REP. ADAM SMITH:

I think we at least need to begin to counter their disinformation campaign. And it's a real hindrance that the president of the United States of America to this date refuses to acknowledge what Russia did in 2016. In many ways, the whole Ukraine issue, the president is pushing Russian propaganda

in Ukraine, helping them with their disinformation campaign.

Now just about every Republican I talk to says, "We know Russia's a threat. We know Russia did it in 2016." Okay, what are we doing about it? Not enough. We haven't countered it. And I do worry that there are many different aspects to President Trump's foreign policy that are troubling in a whole series of levels, but taking a step back and just saying, "Let's presume that he has a plan other than just looking after his own business interests. What is that plan?"

That plan seems to emphasize he doesn't like alliances. He wants the U.S. to be less involved in the world. And he's fond of autocrats. That's a problem. That enables Russia to continue to do what they've done, to undermine our democracy, undermine our influence in the world, and push kleptocracy and autocracy. I need to come up with better words for that, but anyway.

And the economic piece of this is crucial. Their economy is based on a few folks at the top gobbling up all the money in the most corrupt way possible and then hiding it all over the world – including, by the way, in high-end New York real estate, but that's another story.

That's an economic system that is a recipe for disaster, all right? We need to counter that. Not let them push that message. And I've had an increasing number of people tell me that as they're trying to make democracy look weak, they're succeeding. And there's people who say a thousand years from now, historians will look back on democracy as a 300-year blip in human history. Will it survive? I think the stakes are that important. Working right now to try and pass the defense bill, I was quoted in a way that I wouldn't like to be requoted. So I won't say it. Democracy is difficult. Let me put it diff--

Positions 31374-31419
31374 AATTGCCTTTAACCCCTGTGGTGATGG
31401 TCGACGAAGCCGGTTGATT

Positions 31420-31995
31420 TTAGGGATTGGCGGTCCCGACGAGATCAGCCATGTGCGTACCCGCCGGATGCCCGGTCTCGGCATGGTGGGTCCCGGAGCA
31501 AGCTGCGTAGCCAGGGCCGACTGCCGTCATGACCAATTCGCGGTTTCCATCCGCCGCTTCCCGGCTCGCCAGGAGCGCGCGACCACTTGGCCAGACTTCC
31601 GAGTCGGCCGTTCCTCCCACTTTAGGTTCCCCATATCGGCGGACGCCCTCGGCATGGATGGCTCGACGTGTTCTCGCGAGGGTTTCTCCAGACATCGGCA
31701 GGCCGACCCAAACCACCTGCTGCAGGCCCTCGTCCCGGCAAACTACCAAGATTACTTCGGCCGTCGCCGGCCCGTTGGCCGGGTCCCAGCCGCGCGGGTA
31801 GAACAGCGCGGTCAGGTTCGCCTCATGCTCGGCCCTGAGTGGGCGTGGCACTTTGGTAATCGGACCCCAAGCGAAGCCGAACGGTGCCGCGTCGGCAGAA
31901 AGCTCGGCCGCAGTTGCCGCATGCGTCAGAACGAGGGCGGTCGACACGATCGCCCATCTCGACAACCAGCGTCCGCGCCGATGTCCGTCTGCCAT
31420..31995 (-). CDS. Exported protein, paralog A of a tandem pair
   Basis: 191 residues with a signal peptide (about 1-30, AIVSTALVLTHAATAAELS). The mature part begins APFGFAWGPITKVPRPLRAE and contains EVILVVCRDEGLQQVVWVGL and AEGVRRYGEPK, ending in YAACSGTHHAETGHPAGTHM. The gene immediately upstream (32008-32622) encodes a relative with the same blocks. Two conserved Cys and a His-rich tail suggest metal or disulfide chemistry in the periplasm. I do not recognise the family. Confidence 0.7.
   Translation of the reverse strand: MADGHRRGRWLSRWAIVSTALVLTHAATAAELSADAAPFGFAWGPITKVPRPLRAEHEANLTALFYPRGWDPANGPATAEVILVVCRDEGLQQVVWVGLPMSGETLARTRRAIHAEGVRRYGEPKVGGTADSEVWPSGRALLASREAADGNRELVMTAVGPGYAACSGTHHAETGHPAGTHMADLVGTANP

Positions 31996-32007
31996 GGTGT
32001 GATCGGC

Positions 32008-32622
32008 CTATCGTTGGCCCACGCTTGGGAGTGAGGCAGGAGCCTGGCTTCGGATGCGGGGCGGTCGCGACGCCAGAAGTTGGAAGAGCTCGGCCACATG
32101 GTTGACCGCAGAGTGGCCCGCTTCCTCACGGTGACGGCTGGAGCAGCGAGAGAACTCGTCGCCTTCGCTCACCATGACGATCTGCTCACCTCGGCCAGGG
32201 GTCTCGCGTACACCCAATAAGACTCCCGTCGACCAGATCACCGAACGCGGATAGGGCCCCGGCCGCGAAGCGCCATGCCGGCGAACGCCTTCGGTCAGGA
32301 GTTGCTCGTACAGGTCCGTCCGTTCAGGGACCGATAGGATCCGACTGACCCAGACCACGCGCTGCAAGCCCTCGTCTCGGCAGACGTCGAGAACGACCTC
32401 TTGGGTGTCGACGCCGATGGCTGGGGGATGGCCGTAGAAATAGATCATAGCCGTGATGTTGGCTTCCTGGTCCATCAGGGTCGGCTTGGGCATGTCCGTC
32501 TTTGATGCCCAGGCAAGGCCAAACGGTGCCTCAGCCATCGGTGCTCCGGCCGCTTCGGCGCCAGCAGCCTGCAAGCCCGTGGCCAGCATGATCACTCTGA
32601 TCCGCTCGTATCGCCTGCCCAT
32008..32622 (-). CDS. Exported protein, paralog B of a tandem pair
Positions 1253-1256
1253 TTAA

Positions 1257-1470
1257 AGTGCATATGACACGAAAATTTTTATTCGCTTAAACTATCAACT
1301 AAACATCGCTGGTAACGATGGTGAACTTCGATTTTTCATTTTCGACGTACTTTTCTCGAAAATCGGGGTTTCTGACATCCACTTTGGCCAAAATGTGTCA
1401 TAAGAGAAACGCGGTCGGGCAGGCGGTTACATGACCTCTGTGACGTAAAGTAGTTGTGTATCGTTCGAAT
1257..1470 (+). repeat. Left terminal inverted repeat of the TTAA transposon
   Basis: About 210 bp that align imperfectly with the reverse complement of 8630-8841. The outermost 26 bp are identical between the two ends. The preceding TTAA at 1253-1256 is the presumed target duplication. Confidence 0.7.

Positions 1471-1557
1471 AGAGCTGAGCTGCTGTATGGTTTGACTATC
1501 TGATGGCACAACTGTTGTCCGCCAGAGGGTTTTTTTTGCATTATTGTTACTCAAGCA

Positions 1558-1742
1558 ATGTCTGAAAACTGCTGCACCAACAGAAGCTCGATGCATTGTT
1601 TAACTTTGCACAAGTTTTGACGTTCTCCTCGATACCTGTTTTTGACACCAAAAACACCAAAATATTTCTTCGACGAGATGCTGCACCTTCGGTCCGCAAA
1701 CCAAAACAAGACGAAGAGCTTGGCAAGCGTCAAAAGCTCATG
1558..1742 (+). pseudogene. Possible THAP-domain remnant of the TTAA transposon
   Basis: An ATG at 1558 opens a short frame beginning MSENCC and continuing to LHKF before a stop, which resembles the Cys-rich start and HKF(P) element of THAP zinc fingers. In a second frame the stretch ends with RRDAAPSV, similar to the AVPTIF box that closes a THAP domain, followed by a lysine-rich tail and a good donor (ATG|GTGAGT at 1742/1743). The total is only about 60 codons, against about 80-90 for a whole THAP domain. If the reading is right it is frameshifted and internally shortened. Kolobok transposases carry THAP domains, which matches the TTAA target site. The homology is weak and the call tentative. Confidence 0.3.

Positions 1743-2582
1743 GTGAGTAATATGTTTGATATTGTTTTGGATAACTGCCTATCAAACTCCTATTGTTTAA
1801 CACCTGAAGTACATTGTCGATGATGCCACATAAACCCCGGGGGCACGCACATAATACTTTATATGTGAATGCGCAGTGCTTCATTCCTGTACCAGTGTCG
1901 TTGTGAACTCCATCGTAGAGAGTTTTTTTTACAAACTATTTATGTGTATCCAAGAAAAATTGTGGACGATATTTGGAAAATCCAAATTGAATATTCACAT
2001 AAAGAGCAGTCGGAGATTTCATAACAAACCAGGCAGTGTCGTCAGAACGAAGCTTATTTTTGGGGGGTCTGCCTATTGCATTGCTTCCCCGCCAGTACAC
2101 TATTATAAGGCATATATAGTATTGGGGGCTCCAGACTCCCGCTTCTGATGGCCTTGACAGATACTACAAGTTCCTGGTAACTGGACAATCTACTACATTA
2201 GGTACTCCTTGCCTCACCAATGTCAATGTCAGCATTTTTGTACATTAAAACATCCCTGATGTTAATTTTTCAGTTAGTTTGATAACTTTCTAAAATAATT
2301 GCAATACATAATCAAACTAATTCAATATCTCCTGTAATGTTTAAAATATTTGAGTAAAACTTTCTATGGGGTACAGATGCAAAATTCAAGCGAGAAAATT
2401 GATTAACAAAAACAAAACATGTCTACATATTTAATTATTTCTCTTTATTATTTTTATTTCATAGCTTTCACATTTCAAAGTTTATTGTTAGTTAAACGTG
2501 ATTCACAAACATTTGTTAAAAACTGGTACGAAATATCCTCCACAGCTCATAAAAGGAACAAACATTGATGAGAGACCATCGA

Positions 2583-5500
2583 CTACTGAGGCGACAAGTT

MICHAEL MORELL:

I heard what you said. It was actually very good.

REP. ADAM SMITH:

Yes. Because I'm trying to pass the defense bill. And I've described it as it's like Space Invaders, okay? "All right, these five people have this problem. Okay, I'll go talk to them. We're good, okay." And then somebody else has a problem. "I've got to go talk to him now. And then I've got to go talk to her." In an autocracy it's like, "He has a problem? Tell him to get over it."

So it's hard, but it's better than having a system that is unaccountable, doesn't face competition, doesn't face criticisms, because inevitably systems like that atrophy. They get lazy. They don't get better. They stop looking after people. And eventually people get tired of it. And they revolt. And we see stuff like we had in the first half of the 20th century. And here I

was saying that I'm not the hyperbolic type.

MICHAEL MORELL:

I know.

REP. ADAM SMITH:

But I think we can prevent all of that, but it is a major impediment that we have a president who doesn't pay any attention to any of this. He's got his own agenda that is unrelated to 75 years of effort to build the international institutions, to build the respect for political and economic freedom, to stabilize and make the world prosperous.

MICHAEL MORELL:

So you mentioned Iran earlier. And I thought you painted it perfectly, all right? Misbehavior in the region, significant. We need to do something about that. And the things we're doing about it, in terms of putting pressure on them, they see as an existential threat. So they're lashing out. How should we deal with them?

REP. ADAM SMITH:

I think for the moment we need to stay the course. I don't think we should have pulled out of the JCPOA, because we're going to be better able to corner them if the world is with us. And the world was not with us in pulling out of the JCPOA. I also think it makes it more likely that Iran will go back down the road of building a nuclear weapon.

And I've heard a lot of very smart people say things that are completely wrong about the JCPOA. They're like, "After ten years, they could go ahead and build a weapon." That's not what it says. That agreement was a lot stronger than the president and a whole lot of other people have said it is. And giving up on that is a problem.

But what's done is done. I think at this point we need to continue the maximum pressure campaign, show restraint, don't blow the region up. But then the other critical part about this. And I met with King Abdullah in Jordan. And he articulated

this very well.

Limiting Iran's money is one way to help make it more difficult for them to mess with Lebanon and Syria and all these other places. But they're still going to do it. They'll starve their people before they give up on this. The only way to stop Iran is to go to Yemen, go to Iraq, and give them a better deal, okay?